6/14/19
Research by Jessica A. Kulak, PhD, a former postdoctoral fellow in UB’s Primary Care Research Institute, and Kim Strong Griswold, MD, professor of family medicine and psychiatry, suggests that shifts in illicit substance use among American youth will compel primary care physicians to monitor new products and how they are used. 
6/5/19
An article about how knowing what to expect after surgery can reduce patients’ need for opioids interviews Richard D. Blondell, MD, professor of family medicine and vice chairman of addiction medicine, who said that overprescribing can increase the risk of opioid misuse and addiction by patients, and also increases the chance that unused pills will be diverted – misused by other family members or stolen and given to other people. “Surgeons have an important role in helping to keep prescription opioids from being diverted to the illicit marketplace,” he said.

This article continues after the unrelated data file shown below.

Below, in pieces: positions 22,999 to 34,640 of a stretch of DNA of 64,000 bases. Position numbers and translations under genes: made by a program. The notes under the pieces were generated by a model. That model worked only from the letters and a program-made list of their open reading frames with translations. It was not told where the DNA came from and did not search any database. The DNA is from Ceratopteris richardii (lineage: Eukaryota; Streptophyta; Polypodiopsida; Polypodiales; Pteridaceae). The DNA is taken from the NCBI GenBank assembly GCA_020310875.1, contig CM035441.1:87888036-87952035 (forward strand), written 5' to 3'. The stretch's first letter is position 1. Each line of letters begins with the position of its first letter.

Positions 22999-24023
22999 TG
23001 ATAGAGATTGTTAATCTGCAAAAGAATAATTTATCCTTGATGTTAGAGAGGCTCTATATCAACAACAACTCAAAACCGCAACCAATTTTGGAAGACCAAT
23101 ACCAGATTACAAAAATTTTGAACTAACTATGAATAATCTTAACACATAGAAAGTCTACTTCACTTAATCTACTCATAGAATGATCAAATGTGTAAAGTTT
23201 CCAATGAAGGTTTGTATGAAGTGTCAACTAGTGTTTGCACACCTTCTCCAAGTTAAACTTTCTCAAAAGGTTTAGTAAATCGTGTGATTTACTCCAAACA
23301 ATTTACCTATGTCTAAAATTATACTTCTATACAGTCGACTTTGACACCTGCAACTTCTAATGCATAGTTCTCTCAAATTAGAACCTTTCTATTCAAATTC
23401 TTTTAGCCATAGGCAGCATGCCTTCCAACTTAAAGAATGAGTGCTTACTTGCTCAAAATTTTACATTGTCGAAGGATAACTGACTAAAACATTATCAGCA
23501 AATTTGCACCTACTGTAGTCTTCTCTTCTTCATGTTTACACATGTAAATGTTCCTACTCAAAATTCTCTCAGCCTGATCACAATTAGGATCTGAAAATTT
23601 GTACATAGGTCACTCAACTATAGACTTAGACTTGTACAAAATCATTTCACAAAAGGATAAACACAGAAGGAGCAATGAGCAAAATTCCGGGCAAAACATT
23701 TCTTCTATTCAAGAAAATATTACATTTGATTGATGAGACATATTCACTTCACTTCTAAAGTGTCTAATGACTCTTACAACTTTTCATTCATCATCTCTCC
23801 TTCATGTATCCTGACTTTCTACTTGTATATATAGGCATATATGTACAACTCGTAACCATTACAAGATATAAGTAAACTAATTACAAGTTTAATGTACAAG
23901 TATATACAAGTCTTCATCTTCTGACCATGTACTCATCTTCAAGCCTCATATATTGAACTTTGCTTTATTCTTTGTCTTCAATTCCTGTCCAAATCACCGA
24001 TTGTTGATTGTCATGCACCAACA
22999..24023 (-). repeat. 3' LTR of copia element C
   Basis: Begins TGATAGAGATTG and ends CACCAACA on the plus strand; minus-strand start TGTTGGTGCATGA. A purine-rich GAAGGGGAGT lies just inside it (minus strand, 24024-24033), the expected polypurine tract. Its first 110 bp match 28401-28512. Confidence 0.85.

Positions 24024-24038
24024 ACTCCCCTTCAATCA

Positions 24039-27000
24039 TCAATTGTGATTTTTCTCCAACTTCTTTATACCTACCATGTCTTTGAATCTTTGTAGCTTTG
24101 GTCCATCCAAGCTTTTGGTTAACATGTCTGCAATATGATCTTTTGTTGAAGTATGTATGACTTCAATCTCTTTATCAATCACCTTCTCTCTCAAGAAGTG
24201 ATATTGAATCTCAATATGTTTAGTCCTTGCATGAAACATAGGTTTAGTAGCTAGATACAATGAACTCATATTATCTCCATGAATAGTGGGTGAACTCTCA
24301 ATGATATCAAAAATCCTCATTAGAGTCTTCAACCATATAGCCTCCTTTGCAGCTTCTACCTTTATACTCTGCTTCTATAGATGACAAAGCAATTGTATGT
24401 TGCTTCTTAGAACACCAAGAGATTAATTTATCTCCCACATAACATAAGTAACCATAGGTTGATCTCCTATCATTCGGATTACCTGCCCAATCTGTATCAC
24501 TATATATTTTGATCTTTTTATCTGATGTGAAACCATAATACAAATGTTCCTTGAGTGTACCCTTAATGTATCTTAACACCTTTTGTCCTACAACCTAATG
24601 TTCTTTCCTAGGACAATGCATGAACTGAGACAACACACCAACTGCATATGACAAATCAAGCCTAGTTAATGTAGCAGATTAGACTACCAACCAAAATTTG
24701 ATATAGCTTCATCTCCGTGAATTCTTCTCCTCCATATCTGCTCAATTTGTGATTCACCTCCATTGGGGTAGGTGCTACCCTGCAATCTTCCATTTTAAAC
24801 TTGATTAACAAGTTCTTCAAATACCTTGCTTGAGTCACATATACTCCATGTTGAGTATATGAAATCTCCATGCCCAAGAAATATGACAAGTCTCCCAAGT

5/30/19
In an article about ongoing efforts to lessen health disparities between racial and ethnic groups in Western New York, Linda F. Pessar, MD, professor emerita of psychiatry at the Jacobs School of Medicine and Biomedical Sciences and director of its Center for Medical Humanities, which seeks to increase the level of trust between physicians and patients who live in areas with poor health outcomes, is interviewed. “Our primary work is to make students aware of different communities and their experiences with physicians,” Pessar said. “We figure out ways to meet (the community’s) needs and reduce barriers to health care because among different ethnic groups there is a great deal of dissatisfaction and distrust.” The article also looks at the work of UB’s Community of Excellence in Global Health Equity and interviews Kim Strong Griswold, MD, professor of family medicine and research professor of psychiatry, who said the area “still has huge gaps” when it comes to making sure refugees have access to health care.
5/24/19